Institutional Anomie Theory and Cybercrime—Cybercrime and the American Dream, Now Available Online

AuthorKatalin Parti,James Hawdon,Thomas E. Dearden
Published date01 August 2021
Date01 August 2021
Subject MatterArticles
Journal of Contemporary Criminal Justice
2021, Vol. 37(3) 311 –332
© The Author(s) 2021
Article reuse guidelines:
DOI: 10.1177/10439862211001590
Institutional Anomie Theory
and Cybercrime—Cybercrime
and the American Dream,
Now Available Online
Thomas E. Dearden1, Katalin Parti1,
and James Hawdon1
As the world becomes increasingly connected and interdependent upon technology,
crimes are moving online. Research on cybercrime is beginning to test the applicability
of traditional criminological theories for understanding crime in this new medium.
Using a national sample of 215 self-admitted cybercriminals, we examine Messner and
Rosenfeld’s institutional anomie theory. Negative binomial regressions reveal that
expressed levels of institutional anomie correlate with increased cybercrime activity.
A curvilinear relationship was found, such that low and high levels of institutional
anomie lead to higher levels of cybercrime. Our findings reveal how the dark side of
the American Dream can lead to online criminality. Specifically, the penetration of,
and accommodation to economic values dictated by American capitalism can lead
individuals to adopt values such as the fetishism of money that, in turn, affects their
online behavior and criminality.
strain, institutional anomie, noneconomic institutions, cybercrime, cybercriminology
Our world is becoming increasingly connected through technology. From social
media to online shopping, we live in the age of the internet. Cisco estimates that cur-
rently there are more than eight networked devices per person in the United States,
and this number is expected to climb to more than 13 devices per person by 2022
1Virginia Tech, Blacksburg, VA, USA
Corresponding Author:
Katalin Parti, Assistant Professor of Sociology, Virginia Tech, 560 McBryde Hall (0137),
225 Stanger Street, Blacksburg, VA 24061, USA.
1001590CCJXXX10.1177/10439862211001590Journal of Contemporary Criminal JusticeDearden et al.
312 Journal of Contemporary Criminal Justice 37(3)
(Cisco, 2020). We use computers to socialize, communicate, work, and play. Yet,
these technological connections also increase opportunities for new types of commit-
ting crimes that are facilitated by computers and the internet. Some of these crimes
include hacking, online fraud, identity theft, spamming, and cyberbullying (Ngo &
Jaishankar, 2017). Not surprisingly, as the world becomes more dependent on cyber-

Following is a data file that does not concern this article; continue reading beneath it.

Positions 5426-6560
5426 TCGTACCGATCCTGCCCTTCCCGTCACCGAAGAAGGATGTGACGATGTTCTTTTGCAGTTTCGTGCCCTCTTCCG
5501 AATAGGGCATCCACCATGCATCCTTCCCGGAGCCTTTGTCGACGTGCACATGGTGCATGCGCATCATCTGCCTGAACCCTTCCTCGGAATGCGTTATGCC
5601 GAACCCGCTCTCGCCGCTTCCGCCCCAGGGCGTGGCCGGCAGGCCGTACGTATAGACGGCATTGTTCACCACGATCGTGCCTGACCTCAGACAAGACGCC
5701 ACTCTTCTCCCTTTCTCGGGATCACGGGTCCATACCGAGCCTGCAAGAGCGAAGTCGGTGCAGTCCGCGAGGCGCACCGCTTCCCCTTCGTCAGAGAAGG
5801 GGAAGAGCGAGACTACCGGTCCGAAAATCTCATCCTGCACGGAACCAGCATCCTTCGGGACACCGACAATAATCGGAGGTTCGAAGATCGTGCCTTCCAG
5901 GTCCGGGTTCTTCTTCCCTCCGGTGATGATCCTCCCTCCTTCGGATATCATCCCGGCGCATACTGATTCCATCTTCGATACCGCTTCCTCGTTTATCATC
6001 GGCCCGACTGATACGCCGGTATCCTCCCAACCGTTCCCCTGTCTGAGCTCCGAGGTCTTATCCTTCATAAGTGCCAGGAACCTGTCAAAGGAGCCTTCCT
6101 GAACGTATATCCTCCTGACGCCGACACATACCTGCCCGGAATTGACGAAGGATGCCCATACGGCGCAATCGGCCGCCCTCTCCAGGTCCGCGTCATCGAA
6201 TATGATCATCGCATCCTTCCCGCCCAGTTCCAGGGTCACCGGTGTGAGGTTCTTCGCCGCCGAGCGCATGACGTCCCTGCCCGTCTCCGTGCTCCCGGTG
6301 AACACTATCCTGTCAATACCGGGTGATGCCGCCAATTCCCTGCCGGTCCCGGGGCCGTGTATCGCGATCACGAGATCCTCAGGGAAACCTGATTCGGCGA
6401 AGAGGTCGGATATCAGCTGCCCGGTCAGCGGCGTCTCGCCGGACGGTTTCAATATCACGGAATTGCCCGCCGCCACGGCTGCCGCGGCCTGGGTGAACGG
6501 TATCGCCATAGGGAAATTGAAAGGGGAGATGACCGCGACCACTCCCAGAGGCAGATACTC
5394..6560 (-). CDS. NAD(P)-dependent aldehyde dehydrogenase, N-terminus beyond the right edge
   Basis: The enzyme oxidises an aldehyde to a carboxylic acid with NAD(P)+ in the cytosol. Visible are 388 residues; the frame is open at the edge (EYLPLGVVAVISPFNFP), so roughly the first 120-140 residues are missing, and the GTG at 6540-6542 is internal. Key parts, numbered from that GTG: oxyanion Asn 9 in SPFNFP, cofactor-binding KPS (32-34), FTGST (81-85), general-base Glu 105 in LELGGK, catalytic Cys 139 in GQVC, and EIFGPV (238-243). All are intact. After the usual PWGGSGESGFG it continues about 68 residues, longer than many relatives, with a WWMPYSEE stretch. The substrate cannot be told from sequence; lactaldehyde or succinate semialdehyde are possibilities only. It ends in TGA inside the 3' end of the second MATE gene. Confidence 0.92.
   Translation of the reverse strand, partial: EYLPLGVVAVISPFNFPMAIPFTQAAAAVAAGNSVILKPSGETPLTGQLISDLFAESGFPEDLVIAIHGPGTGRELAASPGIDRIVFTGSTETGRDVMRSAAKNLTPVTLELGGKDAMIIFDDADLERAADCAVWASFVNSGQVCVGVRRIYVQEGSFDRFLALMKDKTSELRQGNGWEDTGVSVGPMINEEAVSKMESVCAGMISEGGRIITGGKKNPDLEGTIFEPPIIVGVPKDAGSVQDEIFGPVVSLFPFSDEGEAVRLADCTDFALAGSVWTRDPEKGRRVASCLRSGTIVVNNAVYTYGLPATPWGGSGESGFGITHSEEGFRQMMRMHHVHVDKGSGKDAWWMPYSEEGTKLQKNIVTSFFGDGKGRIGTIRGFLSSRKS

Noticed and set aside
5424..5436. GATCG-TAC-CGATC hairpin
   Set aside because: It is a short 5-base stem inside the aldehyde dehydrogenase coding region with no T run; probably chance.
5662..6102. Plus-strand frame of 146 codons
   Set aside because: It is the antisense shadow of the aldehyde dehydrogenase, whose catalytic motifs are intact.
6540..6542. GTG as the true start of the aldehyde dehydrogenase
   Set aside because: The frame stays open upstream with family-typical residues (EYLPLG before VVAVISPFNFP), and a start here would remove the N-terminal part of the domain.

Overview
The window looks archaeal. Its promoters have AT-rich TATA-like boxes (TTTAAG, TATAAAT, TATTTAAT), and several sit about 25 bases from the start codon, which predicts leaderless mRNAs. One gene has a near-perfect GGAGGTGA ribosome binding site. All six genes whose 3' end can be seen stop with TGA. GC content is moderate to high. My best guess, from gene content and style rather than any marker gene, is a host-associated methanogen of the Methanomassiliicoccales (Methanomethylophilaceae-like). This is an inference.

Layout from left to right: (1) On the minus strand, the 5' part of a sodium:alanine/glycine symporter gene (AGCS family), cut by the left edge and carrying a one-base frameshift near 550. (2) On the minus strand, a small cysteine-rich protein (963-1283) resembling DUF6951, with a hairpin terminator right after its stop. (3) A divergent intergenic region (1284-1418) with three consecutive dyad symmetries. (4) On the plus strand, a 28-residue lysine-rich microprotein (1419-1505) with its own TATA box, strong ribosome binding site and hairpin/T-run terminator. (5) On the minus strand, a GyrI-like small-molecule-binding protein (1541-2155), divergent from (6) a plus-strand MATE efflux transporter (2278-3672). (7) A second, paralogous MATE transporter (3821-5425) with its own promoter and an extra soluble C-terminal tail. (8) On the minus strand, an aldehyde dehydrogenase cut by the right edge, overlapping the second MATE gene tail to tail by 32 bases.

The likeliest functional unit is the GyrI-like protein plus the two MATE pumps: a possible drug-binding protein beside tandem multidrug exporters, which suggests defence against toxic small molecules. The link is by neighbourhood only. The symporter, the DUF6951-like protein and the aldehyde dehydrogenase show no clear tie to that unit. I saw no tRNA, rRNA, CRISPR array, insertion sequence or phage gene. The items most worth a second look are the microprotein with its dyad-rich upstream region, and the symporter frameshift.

connections, cybercrime is increasing (Jardine, 2015). According to Gallup, 23% of
households in America were victims of hacking to personal, credit card, or financial
information, and an additional 16% of households were victims of identity theft.
These rates of victimization surpass those reported for street crimes, where only 11%
were victims of vandalism, 3% of houses were broken into, and 4% of individuals
were physically assaulted, robbed, or sexually assaulted (Reinhart, 2018).
Given the widespread nature of cybercrime and the costs it can entail, there is an
obvious need to better understand its causes and consequences. Although an impres-
sive body of literature has now investigated patterns of cybercrime victimization, far
fewer studies have been able to study the perpetrators of cybercrimes. The relatively
limited number of studies that have examined cybercriminals often test the applicabil-
ity of a traditional criminological theory as a potential explanation for the cybercrime
in question. We provide another such examination by offering what we believe is the
first application of Messner and Rosenfeld’s (1994/2003) institutional anomie theory
(IAT) to a variety of cybercrimes. The goal of the study is to examine whether the
overemphasis on economic goals results in higher rates of cybercriminal behavior. In
other words, whether those who display any one of the four values—achievement,
individualism, universalism, and the fetishism of money—of Messner and Rosenfeld’s
theory, are more likely to engage in any cybercriminal activity
Strain Theory and Cybercrimes
Various criminological theories have been used to explain different types of cyber-
crimes. The most frequently used crime theories to explain cybercrime besides routine
activities (Bossler & Holt, 2009; Holt & Bossler, 2009; Reyns, 2013) are self-control
(Donner et al., 2014; Reyns et al., 2019), social learning theory (Hawdon et al., 2019;
Holt et al., 2010), and general strain theory (GST; Patchin & Hinduja, 2011).
Strain theory has been applied to acts of hacking, piracy, online scams, cyber-
stalking/harassment, and online hate speech (Chism & Steinmetz, 2018). Merton’s
influential theory on social structure and anomie (1938) described crime as the result
of the differential access to legitimate, institutionally defined means to achieve cul-
turally defined goals, especially monetary success. American culture emphasizes the
pursuit of the American Dream. This dream involves the pursuit of money to access
the all-encompassed desire for material objects such as car, house, and an overall
well-being. However, despite this culturally defined goal, the institutionally deter-
mined means fail to provide equal opportunities for all members of society to achieve
it. Deviant adaptations occur when an individual abandons the desired goal, the
legitimate means to achieve the goal, or both. Merton’s strain theory, although criti-
cized, has been extremely influential and gone through numerous revisions (e.g.,

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